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Norway

Smarter prostheses using iPhone technology

Simple, cheap microtechnology paves the way for a new generation of prostheses.

Growing bones from seaweed

Artificial hips would not be quite so artificial, if researchers succeed in developing living bone mass.

The unknown right to refuse research

Is it okay for you that research is done on your biological material? In Norway patients have the option to refuse. But then they must get their names on a registry that can’t afford to inform the public of its existence.

HIV-specialists in high demand in Zambia

In a country struggling with an extreme HIV epidemic, the University of Zambia is educating neuropsychologists to deal with the huge demand for professionals.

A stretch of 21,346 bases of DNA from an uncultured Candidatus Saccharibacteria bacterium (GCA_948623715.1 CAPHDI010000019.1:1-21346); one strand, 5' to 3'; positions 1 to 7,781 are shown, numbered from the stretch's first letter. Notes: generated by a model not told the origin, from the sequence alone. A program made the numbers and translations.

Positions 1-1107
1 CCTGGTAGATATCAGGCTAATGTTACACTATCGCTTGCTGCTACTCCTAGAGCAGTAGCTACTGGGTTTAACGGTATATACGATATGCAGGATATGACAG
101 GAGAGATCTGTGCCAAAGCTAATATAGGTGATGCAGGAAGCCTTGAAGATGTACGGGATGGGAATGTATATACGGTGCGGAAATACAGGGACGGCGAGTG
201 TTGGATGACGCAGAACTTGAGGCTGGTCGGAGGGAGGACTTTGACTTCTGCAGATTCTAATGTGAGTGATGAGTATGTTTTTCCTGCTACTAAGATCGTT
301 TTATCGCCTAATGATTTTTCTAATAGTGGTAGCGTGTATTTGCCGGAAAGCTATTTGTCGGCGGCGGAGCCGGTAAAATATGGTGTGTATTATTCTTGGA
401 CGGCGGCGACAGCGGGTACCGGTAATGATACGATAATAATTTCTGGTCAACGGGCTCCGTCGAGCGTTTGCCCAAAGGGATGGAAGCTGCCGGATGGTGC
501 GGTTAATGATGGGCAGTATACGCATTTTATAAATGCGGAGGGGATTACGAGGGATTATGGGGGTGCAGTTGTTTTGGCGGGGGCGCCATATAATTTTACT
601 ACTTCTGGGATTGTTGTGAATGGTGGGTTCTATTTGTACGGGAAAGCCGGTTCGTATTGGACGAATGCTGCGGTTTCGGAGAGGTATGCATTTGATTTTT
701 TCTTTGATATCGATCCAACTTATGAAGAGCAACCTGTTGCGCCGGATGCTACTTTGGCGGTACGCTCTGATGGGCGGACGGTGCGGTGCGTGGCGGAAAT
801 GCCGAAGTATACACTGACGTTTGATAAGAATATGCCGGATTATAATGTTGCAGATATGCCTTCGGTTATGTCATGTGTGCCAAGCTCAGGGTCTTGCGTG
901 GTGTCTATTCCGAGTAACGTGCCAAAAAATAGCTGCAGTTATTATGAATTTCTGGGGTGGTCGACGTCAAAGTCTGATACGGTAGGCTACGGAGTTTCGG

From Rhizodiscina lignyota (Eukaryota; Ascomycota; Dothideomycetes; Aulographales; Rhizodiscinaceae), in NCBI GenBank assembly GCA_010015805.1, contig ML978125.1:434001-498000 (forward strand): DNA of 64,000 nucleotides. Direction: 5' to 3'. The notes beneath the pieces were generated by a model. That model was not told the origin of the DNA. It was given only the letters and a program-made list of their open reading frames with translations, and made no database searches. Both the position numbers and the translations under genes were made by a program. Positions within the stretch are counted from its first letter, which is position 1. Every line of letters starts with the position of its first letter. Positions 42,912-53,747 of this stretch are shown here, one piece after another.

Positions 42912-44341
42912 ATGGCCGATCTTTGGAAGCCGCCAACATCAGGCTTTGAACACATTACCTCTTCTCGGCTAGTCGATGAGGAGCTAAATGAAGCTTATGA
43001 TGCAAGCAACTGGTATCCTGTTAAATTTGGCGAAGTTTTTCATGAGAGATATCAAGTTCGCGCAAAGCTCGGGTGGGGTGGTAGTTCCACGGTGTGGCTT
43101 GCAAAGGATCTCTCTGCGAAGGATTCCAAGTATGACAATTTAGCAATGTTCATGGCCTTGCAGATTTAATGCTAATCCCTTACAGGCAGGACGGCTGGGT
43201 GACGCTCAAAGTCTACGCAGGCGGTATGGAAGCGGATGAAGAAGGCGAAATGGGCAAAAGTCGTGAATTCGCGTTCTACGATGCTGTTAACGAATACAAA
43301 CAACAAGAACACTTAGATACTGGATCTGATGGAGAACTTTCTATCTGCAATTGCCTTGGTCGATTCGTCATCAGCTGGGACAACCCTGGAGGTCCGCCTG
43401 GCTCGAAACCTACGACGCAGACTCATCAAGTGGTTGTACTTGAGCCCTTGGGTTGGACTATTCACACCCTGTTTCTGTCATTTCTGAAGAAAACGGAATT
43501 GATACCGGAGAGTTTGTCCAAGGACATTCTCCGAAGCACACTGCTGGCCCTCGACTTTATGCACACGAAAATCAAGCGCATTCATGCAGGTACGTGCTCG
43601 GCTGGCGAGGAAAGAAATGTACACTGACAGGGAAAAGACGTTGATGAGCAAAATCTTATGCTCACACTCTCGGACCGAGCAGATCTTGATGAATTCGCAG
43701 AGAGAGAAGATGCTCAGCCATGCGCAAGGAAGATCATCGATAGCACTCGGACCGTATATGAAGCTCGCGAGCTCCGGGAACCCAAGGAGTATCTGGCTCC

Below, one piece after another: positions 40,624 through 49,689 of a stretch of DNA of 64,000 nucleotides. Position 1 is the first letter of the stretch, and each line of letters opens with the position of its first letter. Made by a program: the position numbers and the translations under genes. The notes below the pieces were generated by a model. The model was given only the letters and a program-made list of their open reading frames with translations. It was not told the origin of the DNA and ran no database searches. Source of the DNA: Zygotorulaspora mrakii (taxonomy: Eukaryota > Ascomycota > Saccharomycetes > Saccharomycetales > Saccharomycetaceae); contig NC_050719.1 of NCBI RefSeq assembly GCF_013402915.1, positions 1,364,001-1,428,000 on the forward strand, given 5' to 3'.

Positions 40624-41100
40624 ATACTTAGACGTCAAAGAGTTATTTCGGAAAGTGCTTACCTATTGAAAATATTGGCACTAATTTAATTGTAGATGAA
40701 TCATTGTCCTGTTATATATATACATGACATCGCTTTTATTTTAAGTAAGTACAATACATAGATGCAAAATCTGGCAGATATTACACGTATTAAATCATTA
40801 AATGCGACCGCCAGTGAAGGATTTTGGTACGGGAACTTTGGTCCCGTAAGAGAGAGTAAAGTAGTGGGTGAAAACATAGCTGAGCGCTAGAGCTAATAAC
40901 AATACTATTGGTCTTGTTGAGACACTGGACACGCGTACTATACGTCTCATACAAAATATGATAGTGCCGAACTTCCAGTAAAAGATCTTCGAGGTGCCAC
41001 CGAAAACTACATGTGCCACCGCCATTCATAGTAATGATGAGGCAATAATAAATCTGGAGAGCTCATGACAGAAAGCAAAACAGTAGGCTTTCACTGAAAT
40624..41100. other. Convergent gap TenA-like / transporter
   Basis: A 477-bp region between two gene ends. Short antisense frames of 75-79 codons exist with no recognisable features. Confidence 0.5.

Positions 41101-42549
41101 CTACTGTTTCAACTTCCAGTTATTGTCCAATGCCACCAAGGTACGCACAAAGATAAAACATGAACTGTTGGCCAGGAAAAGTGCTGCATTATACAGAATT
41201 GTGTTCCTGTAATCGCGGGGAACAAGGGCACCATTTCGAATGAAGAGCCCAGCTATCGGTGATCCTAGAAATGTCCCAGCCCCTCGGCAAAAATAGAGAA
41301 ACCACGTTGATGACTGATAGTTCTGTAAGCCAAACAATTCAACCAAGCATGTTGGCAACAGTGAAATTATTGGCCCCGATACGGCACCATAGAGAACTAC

Farmed fish don’t need to eat fish

Fish has traditionally been an important ingredient of feed in aquaculture, now new research shows how farmed rainbow trout can eat feed completely free of fishmeal, while growing fast in good health.

Better prepared for E. coli outbreaks

New methods speed up the process of identifying E. coli bacteria that make people sick. Swift identification may spare lives.

Virus makes good E. coli bad

Some E. coli bacteria are harmless and some are dangerous from the outset. Then some become dangerous when they meet viruses. Scientists search for tools that will reduce this risk.

The basement solves an oxygen puzzle

The Earth’s atmosphere did not become rich in oxygen in a single event, but through a series of episodes spread over hundreds of millions of years.

See early physics instruments

Scientific instruments from the 18th and 19th centuries are now on exhibition in Norway. See photos here.

Full HD and GPS in a camera pill

Cameras ingested in the form of a pill make it possible to examine areas of the stomach and intestines that cannot be reached using traditional equipment.